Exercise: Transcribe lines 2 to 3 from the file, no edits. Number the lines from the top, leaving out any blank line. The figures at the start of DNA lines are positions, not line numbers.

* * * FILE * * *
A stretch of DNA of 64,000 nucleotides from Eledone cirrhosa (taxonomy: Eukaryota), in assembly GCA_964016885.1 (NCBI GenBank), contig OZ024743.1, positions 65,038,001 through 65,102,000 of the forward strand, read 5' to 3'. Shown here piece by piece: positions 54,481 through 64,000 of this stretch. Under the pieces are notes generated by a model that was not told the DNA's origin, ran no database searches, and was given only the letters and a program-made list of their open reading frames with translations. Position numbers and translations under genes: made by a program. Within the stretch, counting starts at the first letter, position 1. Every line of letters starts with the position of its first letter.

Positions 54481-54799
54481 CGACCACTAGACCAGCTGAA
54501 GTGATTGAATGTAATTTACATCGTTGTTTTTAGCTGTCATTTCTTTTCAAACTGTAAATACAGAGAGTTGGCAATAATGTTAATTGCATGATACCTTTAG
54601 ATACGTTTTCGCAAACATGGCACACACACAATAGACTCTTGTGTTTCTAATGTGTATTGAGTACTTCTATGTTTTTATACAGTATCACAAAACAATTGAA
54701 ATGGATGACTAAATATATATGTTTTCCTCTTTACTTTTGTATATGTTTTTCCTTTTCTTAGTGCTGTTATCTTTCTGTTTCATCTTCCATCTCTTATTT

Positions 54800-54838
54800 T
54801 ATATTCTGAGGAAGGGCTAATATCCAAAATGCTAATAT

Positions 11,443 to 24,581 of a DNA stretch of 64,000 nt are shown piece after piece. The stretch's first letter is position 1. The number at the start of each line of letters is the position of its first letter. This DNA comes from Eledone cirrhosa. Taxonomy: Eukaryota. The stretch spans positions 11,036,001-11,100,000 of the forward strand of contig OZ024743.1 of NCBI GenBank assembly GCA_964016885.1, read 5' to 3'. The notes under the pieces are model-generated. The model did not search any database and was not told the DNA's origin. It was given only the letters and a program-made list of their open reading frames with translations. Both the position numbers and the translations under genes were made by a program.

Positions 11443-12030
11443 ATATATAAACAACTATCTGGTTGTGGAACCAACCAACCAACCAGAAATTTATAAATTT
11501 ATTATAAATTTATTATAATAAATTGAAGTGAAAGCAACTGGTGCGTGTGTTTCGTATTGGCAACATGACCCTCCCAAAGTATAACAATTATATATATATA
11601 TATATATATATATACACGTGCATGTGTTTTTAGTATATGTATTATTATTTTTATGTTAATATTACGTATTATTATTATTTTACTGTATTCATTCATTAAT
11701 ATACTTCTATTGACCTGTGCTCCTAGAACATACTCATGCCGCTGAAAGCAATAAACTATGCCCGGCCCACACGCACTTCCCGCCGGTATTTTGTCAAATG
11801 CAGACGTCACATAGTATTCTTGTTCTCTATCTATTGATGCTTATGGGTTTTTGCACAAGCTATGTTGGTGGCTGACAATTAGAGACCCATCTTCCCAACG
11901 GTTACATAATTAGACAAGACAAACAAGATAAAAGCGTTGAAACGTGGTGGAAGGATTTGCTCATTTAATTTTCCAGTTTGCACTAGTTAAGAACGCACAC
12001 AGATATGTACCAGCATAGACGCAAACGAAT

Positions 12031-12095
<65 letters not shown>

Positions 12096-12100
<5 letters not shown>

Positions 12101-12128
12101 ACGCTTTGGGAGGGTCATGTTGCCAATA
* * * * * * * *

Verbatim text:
Positions 54481-54799
54481 CGACCACTAGACCAGCTGAA